Ethical shoppers confused by printed labels

27th September 2010 - Fine Cut

Shoppers who are actively trying to buy sustainable and ethically sourced products are struggling to find what they want because they are overwhelmed by the variety of environmental labels in use.

According to new research conducted by consumer group Which? seven out of 10 consumers said they would pay more attention to the environmental impact of foods if the product labels were clearer and more meaningful.

The printed labels on food aim to inform shoppers about the origin of the product, whether it has been produced organically and its carbon footprint. However, research found that the nine main schemes being used are "poorly understood," with some of the 1,000 participants of the survey admitting they had never noticed the labels they were asked about, even though they admitted to buying products they appear on.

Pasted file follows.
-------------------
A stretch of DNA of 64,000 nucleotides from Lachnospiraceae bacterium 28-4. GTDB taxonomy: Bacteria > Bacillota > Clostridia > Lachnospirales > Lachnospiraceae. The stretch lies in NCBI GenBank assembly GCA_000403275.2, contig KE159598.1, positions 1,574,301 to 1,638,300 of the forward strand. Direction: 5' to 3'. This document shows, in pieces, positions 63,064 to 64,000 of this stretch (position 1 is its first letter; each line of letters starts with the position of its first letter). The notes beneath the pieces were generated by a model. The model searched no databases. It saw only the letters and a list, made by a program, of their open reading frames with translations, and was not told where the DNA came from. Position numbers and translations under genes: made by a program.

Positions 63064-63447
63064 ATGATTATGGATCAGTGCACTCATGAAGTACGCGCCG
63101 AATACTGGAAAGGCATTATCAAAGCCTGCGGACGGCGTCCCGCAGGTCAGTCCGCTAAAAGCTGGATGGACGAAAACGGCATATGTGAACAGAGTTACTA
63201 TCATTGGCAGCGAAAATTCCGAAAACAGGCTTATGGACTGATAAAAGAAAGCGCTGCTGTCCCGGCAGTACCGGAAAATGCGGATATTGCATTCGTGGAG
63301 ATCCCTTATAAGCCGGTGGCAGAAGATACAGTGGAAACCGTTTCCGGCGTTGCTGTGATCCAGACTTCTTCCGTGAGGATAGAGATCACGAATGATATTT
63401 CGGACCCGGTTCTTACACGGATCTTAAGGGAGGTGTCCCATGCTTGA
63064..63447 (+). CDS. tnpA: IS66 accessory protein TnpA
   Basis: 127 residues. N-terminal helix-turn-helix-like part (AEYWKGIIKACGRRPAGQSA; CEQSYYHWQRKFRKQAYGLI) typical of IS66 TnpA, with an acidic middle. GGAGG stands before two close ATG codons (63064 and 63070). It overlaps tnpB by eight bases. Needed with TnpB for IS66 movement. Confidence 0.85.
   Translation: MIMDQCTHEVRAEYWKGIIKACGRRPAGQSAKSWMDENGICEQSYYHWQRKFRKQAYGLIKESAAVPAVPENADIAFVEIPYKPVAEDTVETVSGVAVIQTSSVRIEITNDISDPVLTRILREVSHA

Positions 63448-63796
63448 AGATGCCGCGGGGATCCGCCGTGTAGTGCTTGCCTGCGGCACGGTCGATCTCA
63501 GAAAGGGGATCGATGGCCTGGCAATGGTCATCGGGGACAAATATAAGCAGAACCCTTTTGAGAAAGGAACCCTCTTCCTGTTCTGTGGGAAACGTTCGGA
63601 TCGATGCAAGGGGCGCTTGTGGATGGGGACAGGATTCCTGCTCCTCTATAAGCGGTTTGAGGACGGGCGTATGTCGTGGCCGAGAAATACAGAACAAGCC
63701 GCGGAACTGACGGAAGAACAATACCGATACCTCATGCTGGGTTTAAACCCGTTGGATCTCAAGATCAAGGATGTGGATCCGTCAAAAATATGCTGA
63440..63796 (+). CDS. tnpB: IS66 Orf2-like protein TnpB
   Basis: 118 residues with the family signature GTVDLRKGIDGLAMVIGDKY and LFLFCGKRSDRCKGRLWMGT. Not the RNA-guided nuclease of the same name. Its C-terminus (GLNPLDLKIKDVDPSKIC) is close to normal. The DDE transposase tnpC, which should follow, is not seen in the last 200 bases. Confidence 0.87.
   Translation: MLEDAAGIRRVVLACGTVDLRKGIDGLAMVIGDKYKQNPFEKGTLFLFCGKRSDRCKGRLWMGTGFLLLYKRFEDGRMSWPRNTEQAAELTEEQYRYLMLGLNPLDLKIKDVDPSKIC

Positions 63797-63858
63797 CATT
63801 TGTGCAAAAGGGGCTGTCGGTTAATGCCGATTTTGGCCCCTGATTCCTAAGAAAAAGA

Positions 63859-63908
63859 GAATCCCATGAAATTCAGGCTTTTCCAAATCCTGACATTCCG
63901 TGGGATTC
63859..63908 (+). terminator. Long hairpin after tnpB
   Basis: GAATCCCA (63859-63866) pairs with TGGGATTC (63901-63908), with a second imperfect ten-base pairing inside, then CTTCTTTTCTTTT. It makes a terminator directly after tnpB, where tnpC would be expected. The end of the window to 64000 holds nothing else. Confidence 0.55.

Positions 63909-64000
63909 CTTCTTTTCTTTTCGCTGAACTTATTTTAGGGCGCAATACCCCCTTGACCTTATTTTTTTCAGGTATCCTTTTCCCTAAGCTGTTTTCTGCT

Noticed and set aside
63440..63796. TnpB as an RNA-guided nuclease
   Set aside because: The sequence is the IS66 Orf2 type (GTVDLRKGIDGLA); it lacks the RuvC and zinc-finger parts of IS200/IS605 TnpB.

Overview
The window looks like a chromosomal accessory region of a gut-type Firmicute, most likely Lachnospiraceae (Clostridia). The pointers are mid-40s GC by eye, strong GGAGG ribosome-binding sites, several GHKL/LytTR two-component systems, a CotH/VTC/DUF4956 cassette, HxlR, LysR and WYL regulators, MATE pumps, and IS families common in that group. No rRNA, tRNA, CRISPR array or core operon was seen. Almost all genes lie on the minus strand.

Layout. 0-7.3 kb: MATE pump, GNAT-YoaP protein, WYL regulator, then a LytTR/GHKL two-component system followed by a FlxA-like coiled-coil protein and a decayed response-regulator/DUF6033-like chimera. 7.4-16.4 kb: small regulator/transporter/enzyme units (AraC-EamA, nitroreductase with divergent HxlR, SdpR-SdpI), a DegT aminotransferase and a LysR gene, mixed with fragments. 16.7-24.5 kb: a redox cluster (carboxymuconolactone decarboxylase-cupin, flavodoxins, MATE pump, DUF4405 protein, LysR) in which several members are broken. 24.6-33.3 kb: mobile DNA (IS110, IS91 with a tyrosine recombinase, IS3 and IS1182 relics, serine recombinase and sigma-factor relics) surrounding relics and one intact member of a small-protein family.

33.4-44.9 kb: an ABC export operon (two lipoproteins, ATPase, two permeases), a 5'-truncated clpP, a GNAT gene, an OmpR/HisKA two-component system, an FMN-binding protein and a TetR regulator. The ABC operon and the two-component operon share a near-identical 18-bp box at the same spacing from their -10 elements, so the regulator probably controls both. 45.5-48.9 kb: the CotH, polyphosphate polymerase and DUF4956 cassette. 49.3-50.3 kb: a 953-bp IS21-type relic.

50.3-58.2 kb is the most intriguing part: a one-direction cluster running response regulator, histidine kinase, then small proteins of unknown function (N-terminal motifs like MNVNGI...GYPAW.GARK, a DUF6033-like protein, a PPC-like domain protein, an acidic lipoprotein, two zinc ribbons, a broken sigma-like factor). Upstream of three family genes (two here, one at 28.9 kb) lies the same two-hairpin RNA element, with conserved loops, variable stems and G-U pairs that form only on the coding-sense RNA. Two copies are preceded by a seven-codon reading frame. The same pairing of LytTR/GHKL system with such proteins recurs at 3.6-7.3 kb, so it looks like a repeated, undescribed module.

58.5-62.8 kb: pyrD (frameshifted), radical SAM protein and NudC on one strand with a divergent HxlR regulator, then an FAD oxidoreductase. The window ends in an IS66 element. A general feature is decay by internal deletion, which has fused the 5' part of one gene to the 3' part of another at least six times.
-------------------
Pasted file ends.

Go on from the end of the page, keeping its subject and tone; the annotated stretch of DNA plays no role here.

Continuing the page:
Some labels such as the internationally renowned Fair trade label, were better known than others but there was still some confusion over what it actually meant. Around 82 per cent of those asked were aware of Fair trade, but only 3 per cent knew Linking Environment and Farming (LEAF) which supports sustainable faming.

Sue Davies, head of policy at Which? told The Guardian: "The coalition government has committed to introducing 'honesty' in food labelling so that consumers can be confident about where their food comes from and its environmental impact."

"Which? wants to work with the government and the industry to develop a clearer approach to sustainability labelling so that consumers can easily make more informed choices," she added.

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